But isn't Turner a man who makes money out of disasters? After all, CNN really got moving when it was the only network to carry live pictures of the space shuttle Challenger as it exploded.
"It's the truth," says Turner. "Our ratings are higher whenever there's a disaster. But I would far rather have lower ratings and lower profits and live in a prosperous happy, kind and loving world."
Last year an article in New Republic argued that CNN was giving people unfiltered information too quickly. "What a jerk!" Turner snaps. "We are in an electronic world now. I think we are better than most. We're less showbiz."
That's been a criticism of CNN: too plain vanilla. Critics say that Turner chooses anchors who won't offend middle America. Turner rejects this. "I think of all the major television operations we are the most credible. But we still sensationalise occasionally ... we're not perfect."
Last year the news division of Turner Broadcasting System Inc had revenues of almost $670m, a 12 per cent increase on 1993. In the first quarter of this year, news division revenues are up by $32m. Most of that increase came from a 28 per cent rise in domestic advertising revenues. No other US network can boast such rapid growth. Some think Turner may one day sell CNN to fund his other projects.
"Sure, Ted might one day sell CNN," says Peter Vesey who runs CNN International, now playing to 210 countries worldwide. "But last year we spent over $450m and the bulk of that went to newsgathering. We know the criticism that CNN is too American to be a global network. Ted will spend the money to move newsgathering away from Atlanta."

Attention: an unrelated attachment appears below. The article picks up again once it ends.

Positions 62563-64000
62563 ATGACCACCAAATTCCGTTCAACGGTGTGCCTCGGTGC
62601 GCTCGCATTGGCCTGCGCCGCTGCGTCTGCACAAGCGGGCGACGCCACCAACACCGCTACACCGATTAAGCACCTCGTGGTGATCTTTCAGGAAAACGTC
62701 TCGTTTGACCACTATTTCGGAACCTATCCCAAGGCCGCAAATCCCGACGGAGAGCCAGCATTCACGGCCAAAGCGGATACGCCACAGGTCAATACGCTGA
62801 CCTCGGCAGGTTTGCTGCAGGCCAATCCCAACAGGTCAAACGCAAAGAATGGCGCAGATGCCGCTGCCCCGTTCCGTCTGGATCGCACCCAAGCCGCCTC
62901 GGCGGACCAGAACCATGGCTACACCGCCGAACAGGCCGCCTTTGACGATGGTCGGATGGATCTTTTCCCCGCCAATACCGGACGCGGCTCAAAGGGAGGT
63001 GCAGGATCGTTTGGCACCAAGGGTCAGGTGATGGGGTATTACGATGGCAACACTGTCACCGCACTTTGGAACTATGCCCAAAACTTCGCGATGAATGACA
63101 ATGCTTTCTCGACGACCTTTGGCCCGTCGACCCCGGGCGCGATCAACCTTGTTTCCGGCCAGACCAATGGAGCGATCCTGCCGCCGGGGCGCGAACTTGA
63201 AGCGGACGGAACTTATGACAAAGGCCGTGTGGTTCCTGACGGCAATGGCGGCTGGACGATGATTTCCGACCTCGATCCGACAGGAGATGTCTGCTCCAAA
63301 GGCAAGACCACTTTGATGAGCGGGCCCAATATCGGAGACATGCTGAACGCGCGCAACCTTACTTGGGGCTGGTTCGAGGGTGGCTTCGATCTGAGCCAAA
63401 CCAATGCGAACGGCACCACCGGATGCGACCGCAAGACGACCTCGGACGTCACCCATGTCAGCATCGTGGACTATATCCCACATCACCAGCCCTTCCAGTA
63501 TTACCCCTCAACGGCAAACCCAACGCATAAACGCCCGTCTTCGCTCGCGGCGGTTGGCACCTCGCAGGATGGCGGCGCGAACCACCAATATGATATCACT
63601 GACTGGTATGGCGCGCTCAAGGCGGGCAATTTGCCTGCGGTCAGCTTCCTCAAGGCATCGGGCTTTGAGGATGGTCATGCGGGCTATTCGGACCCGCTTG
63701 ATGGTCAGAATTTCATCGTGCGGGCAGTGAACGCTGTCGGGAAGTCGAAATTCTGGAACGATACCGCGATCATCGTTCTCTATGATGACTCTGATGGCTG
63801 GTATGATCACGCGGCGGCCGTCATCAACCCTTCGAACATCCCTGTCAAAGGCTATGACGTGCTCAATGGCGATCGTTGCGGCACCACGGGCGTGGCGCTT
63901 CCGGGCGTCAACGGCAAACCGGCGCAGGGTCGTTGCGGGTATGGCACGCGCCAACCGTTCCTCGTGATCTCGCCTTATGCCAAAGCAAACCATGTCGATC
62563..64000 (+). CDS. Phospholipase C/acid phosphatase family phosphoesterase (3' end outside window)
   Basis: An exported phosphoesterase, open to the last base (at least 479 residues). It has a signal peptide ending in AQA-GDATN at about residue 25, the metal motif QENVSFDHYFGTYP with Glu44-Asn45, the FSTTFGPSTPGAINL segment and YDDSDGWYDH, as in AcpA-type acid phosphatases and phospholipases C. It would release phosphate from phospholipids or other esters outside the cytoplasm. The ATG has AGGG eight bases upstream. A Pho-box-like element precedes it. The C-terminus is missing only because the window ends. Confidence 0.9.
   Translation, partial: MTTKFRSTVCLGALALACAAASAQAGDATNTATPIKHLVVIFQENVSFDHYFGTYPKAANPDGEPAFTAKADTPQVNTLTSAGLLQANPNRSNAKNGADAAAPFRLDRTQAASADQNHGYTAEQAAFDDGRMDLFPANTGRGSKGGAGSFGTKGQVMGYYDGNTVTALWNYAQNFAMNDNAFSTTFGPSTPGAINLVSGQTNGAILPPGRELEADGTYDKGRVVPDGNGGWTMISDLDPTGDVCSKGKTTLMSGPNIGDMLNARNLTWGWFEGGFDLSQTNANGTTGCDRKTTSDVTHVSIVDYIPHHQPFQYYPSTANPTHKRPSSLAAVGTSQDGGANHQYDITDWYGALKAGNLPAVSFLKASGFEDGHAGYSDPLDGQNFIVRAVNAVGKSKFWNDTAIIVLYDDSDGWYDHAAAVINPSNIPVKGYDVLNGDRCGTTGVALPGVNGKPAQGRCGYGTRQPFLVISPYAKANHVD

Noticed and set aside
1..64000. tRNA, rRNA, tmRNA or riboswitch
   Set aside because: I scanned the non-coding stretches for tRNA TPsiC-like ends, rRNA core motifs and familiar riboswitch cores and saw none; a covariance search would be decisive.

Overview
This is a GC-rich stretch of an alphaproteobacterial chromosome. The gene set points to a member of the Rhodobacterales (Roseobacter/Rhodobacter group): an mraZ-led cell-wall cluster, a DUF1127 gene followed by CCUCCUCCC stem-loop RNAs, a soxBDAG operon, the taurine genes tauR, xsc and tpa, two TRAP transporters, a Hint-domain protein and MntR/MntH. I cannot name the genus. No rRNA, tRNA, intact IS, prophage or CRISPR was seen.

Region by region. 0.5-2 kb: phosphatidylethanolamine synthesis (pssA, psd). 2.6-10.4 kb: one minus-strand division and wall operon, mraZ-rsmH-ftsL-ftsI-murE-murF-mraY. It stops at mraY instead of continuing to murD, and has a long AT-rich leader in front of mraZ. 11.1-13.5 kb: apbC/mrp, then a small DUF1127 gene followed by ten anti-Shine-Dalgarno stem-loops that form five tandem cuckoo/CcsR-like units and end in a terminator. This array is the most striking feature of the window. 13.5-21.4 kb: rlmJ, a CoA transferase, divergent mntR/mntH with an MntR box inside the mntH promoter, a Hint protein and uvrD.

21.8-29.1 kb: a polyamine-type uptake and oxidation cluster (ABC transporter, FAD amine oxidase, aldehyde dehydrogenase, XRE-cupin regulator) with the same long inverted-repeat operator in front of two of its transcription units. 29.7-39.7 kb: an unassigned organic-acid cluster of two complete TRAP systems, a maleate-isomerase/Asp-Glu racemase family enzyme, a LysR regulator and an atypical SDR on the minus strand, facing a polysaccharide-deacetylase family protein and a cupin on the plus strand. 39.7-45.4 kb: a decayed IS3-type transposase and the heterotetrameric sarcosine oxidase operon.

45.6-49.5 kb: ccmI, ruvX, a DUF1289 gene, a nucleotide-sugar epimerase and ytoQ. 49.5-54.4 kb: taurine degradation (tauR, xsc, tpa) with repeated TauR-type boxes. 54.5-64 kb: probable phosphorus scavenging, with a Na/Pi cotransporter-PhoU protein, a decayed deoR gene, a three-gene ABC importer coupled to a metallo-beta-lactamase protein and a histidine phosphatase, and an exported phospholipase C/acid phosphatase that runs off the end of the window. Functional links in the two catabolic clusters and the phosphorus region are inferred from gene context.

When Turner started CNN he nearly went bankrupt. When he bought MGM studios in 1986 the debt he incurred became too large. He sold most of the acquisition, retaining just the library. His financial misadventures forced him into the arms of John Malone's TCI and Time Warner, America's two largest cable operators. They both own about 20 per cent each of Turner Broadcasting.
Last year Turner believed he was days away from buying NBC for around $5bn. Until Time Warner vetoed the deal. Turner was furious, threatening to sell TBS to Rupert Murdoch to spite Time Warner.
Turner is still angry. "That window of opportunity that existed a year ago, isn't open to us now," he told the National Press Club last year. "I can't even talk to GE [General Electric, which owns NBC]. They won't even talk to me until I get clearance from my handlers."
But even with the Time Warner leash, TBS is movingfast. Turner's movie studios, New Line and Castle Rock, are booming. The studios now have an 8 per cent share of the US movie business, which puts them up there with Sony. New Line produced The Mask, which last summer made $200m. Turner watchers say the movie business is his next baby. But first he has to stop everybody else's plans for global domination.
"I want to be able to play at the big game. All my life I've been on the outside," he says.
Turner still feels excluded, even with invitations to the White House. Without an over-the-air network such as NBC, TBS was not allowed to bid for the Olympics - which next year will take place in Atlanta.
"Remember the guy in that movie who told people to stick their heads out and yell, 'I'm mad as hell and I'm not going to take it any more'?"
Some who know him say that's how Turner's been feeling for years. Angry. So far it's produced one of the world's most powerful media companies. That's productive anger, by anybody's standards.